Review: Shatter Me by Tahereh Mafi

 

Shatter Me
by Tahereh Mafi

ISBN-13: 9-780062-085481
Publication: November 15, 2011 by HarperTeen (HarperCollins)
Rating: 5 ♥ / 5 ♥ – I loved it!

Juliette hasn’t touched anyone in 264 days. The last time she did it was an accident it was murder. Now, The Reestablishment has plans for her. Does Juliette have the power to save her shattered world?

After a lifetime without freedom, Juliette is finally discovering a strength to fight back for the first time – and to find a future with the one boy she thought she’d lost forever. The one boy who might be her only hope.

Juliette is fighting much more than a war. She’s fighting herself for the right to be human and fighting the world for the right to be free.

She’s fighting for love.

And she’s learning to love to fight back.

It took me forever to get my thoughts together enough to write this review. Honestly, if I had tried to write this immediately after reading Shatter Me, it would have just been incoherent babblings of love. Shatter Me is one of those books that comes along and completely changes your reading world and you love it for that. When I turned the last page of the book, I sighed, grinned and wanted to read it again – right away.

From the very first sentence of the book – “I’ve been locked up for 264 days.” – I was sucked into Juliette’s world and completely hooked. Since the story is told from Juliette’s point of view you are with her in her head the whole way, as her world flips upside down with the arrival of a cellmate – a boy cellmate, Adam. And oh, Adam and Juliette. There is so much hardship and heartbreak for them, and yet they are so good together. The world around them is crumbling and in ruins and all they can do is run until they can fight. Because Juliette is special, more than normal human, and she’s sought after for what her touch can do to another person. This world is so bleak and stark and seems hopeless, but it’s not without hope, not for Adam or for Juliette. And while Shatter Me is most definitely a story of mysterious powers, war and a post-apocalyptic Earth, Adam and Juliette are a love story and it just works together so well.

And through this all you’re in Juliette’s had and thoughts and you don’t even know if she’s still fully sane or not, but it doesn’t even matter. All the pieces start to fall together in a jigsaw of needed answers that will create this picture of why Juliette has the power she does and why a high-up in The Reestablishment wants to own that power so badly, and by the end all I wanted was the sequel. The story is intense in its action (and periods of less-action, even) and pacing, but what really makes Shatter Me a debut book to remember and adore is Tahereh Mafi’s writing style. Juliette’s voice shines through so clearly and the writing is almost lyrical – it flows and combines and forms setting and characterization that you can’t not see in your had clear as day. And the use of the strikethroughs is brilliant to help showcase Juliette’s questionable sanity.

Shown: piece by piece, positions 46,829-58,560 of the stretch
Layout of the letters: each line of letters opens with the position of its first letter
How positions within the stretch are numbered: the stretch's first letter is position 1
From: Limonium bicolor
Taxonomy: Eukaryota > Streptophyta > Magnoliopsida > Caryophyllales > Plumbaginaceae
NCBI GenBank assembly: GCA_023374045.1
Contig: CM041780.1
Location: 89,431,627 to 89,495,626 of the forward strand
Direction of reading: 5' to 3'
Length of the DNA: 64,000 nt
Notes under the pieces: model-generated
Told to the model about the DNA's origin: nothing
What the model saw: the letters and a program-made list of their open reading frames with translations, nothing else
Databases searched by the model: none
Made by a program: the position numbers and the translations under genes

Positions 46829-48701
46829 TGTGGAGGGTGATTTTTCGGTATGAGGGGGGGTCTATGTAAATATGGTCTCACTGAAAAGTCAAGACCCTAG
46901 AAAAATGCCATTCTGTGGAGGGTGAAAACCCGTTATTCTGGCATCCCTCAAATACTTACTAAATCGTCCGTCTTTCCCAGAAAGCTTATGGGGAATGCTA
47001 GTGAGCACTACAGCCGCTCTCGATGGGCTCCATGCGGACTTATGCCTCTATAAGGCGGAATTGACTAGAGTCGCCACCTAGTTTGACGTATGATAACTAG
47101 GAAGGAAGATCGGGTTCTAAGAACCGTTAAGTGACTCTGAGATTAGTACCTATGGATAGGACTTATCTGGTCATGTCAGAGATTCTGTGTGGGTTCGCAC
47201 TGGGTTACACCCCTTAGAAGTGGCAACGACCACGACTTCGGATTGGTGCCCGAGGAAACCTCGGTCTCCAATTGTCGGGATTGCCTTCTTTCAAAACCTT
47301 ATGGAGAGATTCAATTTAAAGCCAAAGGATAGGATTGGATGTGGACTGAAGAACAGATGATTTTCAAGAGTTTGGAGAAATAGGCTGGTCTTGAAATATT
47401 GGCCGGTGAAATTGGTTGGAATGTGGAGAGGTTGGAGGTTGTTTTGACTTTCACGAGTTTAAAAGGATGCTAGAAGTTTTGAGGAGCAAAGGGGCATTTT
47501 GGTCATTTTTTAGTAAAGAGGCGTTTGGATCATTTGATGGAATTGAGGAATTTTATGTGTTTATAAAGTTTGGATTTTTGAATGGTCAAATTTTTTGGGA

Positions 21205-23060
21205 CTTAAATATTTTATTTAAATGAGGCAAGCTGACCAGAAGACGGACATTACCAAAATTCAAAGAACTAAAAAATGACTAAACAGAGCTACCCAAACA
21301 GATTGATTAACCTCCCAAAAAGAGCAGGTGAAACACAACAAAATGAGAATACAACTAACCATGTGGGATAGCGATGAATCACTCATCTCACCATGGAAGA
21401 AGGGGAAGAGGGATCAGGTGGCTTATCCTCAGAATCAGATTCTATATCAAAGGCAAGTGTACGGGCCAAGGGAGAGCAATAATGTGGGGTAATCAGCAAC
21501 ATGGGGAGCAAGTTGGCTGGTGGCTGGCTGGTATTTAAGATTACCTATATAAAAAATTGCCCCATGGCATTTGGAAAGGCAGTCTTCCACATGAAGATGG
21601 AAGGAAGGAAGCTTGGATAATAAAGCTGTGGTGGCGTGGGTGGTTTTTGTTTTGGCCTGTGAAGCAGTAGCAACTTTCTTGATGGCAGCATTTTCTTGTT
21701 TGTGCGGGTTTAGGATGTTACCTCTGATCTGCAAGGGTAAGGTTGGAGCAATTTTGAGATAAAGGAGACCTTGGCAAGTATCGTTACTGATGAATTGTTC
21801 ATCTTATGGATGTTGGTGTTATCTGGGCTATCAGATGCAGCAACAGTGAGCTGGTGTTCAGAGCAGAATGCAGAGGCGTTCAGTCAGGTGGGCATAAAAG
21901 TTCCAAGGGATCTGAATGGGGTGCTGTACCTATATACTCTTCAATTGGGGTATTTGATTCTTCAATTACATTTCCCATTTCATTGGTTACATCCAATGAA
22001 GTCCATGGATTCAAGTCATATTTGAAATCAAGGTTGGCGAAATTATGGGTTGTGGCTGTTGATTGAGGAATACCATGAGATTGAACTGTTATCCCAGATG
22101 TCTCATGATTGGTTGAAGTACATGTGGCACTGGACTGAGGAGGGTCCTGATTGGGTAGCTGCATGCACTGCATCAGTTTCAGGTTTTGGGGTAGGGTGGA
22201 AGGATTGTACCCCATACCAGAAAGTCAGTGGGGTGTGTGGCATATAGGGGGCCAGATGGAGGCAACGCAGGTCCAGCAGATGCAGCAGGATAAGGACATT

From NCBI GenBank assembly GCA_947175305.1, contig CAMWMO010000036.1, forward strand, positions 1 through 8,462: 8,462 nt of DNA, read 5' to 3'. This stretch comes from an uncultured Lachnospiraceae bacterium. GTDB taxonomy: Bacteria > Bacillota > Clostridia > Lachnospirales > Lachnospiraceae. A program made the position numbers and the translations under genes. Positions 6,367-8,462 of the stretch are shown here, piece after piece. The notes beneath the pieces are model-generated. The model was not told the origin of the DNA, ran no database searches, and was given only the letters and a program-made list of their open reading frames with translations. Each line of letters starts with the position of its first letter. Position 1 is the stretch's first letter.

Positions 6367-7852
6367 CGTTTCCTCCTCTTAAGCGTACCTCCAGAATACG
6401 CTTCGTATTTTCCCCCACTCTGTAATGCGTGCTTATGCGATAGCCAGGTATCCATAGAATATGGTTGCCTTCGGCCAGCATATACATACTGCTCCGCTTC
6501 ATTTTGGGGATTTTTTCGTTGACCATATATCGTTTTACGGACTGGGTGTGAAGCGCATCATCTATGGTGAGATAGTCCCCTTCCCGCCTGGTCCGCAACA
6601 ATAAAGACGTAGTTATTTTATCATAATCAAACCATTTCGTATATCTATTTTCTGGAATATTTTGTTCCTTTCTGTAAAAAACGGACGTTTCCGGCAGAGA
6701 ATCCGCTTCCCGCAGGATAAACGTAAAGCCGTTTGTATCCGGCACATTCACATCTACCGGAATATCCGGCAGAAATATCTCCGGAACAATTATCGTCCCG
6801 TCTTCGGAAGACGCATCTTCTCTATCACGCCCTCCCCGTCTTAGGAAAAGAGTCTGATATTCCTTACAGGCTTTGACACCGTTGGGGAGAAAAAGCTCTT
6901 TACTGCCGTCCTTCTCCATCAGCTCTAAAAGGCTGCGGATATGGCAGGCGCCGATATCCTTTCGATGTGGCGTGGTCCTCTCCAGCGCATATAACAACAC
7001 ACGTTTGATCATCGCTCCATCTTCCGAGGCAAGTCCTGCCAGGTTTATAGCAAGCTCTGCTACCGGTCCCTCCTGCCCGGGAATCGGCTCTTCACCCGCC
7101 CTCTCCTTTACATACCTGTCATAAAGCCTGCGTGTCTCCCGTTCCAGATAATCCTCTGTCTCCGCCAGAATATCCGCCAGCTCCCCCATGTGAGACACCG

Even with less world building that I usually want and like, I still can’t fault this book – it’s the writing, I swear. I cannot describe how much a lot of my love for this book stems from the writing; I find it beautiful. Shatter Me showcases love, hope and strength in a devastated world at war. It’s a story that touches on more emotions than I could believe would be in one book – from despair, horror, hurt and loneliness to hope, love, awe and joy. And this is just Juliette we experience. She has such strength in her, but doesn’t even realize it until she’s given something (someone) to fight for.

Shatter Me is a book not to miss out on – a definite must read and a favourite, if not the favourite, of the year.

 

ARC received from HarperCollins Canada in exchange for my honest review. Thank you!
To learn more about Shatter Me and Tahereh Mafi, visit the HarperCollins website.

Shatter Me is part of the 2011 Debut Author Challenge hosted by The Story Siren.

Advertisements

2 thoughts on “Review: Shatter Me by Tahereh Mafi

Comments are closed.